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9. Portal Knights
‘Portal Knights’ has many elements inherited from ‘Minecraft’ but also has a lot of new stuff – not to mention the vibrant colours and the floweriness associated with it. The graphics are a lot better when compared with ‘Minecraft’ and so is the ease of playing. The player starts either as one of these – a warrior, mage or a ranger and the gameplay constitutes of re-building the lost portals to connect the islands (apparently these islands were once connected but now that the portals have been decimated, we’ve to collect the shards and rebuild them as a player). The enemies range from skeletal beings to beasts who are difficult to beat. The one absolute highlight is the catchiness associated with the game.
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8. WorldCraft: 3D Build & Craft
This free sandbox 3D block craft game lets you build anything you want in either single or multiplayer modes. You have the option to choose from one of their inbuilt maps or custom create your own. Moreover, because you’ve to survive the nights, you need to rush things up. Depending upon the mode you start with, you will have different alternatives and resources. Also, though the interface resembles ‘Minecraft’ a lot (it can easily be called a clone of the latter), the graphics are a notch better and so are the adversaries – at the least, you can clearly identify what’s what. The game is available on most of the mobile platforms for free if you leave aside the advertisements which are a major turnoff in any case.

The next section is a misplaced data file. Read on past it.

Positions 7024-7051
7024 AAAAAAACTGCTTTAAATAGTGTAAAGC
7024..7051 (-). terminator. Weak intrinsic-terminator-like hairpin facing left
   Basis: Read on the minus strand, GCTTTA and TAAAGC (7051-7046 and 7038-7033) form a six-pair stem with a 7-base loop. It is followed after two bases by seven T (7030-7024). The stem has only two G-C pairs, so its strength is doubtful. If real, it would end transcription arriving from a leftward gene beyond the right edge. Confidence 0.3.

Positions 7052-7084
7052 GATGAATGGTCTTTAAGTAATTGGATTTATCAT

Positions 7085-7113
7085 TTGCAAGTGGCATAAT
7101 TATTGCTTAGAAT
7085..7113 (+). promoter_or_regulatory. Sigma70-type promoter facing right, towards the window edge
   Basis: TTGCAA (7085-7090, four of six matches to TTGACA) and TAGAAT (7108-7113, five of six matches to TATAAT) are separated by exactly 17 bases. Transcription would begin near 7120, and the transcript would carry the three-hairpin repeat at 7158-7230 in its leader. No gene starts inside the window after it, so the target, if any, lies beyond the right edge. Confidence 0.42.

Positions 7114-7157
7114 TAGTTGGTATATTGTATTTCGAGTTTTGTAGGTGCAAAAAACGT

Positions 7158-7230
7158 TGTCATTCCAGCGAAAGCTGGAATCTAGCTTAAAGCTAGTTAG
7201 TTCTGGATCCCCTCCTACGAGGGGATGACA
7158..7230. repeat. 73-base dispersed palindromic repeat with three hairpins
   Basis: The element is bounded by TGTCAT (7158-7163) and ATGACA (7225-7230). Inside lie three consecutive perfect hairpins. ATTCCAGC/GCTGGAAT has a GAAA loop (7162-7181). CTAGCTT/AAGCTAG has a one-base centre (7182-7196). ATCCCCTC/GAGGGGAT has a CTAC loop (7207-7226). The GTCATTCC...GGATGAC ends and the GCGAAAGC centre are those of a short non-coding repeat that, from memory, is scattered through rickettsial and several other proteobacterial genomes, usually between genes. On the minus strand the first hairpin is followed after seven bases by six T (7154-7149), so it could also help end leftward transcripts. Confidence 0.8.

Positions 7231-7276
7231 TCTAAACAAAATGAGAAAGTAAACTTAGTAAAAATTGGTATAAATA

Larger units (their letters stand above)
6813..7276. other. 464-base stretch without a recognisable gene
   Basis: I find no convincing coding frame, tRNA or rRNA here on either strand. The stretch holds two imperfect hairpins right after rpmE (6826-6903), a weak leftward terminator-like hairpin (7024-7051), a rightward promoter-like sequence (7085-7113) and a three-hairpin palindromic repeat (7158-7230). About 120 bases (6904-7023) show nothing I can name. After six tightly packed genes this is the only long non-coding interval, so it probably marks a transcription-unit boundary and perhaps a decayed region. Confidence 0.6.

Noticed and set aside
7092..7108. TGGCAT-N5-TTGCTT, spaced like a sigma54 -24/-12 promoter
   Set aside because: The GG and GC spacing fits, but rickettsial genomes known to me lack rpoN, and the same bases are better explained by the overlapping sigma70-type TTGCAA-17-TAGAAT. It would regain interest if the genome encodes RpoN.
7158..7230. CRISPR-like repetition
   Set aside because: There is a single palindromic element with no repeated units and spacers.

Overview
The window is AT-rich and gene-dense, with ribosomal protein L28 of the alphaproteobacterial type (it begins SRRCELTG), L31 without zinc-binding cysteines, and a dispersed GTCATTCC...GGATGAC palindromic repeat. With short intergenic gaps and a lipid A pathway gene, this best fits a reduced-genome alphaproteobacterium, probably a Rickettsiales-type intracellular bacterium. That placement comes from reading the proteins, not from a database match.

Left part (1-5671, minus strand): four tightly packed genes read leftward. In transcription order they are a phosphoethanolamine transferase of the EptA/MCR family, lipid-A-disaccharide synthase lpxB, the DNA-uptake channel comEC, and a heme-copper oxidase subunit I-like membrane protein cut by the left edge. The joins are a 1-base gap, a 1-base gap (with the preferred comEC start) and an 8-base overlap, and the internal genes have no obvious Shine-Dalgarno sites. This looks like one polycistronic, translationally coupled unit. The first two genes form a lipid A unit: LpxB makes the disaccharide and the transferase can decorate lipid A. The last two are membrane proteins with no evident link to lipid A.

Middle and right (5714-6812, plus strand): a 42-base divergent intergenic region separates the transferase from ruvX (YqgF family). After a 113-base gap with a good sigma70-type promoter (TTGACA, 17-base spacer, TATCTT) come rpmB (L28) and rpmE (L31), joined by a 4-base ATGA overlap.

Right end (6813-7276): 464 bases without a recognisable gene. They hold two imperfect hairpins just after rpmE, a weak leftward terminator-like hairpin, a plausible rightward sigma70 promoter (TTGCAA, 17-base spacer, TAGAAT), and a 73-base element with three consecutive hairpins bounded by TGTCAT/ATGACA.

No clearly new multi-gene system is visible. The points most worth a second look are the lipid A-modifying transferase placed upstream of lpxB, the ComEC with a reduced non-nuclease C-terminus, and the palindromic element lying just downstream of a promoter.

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7. Deep Rock Galactic
More like a “deep-space mining” game, I adore ‘Deep Rock Galactic’ for mainly two reasons – the fast-paced action with all the involved thrill and the FPS kind-of setup which I have always had a liking for. As a player, you’re a bearded space-dwarf (yes, like those in ‘The Lord of the Rings’, but donning a space-suit – weird but funny) who is entrusted with a task of exploring the caves of an unknown planet/terrain. ‘Deep Rock Galactic’ also offers better, stronger adversaries, Unfortunately, digging and exploring are the only elements it derives from ‘Minecraft’ which makes it look more like a spin-off of the game, but a good one nonetheless.
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An online multiplayer game at the outset, a very few would’ve known that ‘Roblox’ can be played without paying a single penny here. You, as a player, can choose either from the templates (like Baseplate, Flat Terrain, City, Castle etc.) or create one. You can also get paid if you’re really good at virtual “world-building”. As far as the gameplay is concerned, there is practically nothing you can’t do – you can either be a racer in a racing module or a soldier in a war-like setup. ‘Roblox’ is perhaps the first fully programmable gaming application (that’s right – even the programming interface looks pretty damn serious and thoroughly customizable) which lets you explore your thoughts the way you want to. The best part about the game is the attention to detail – the deeper you delve, the better it gets.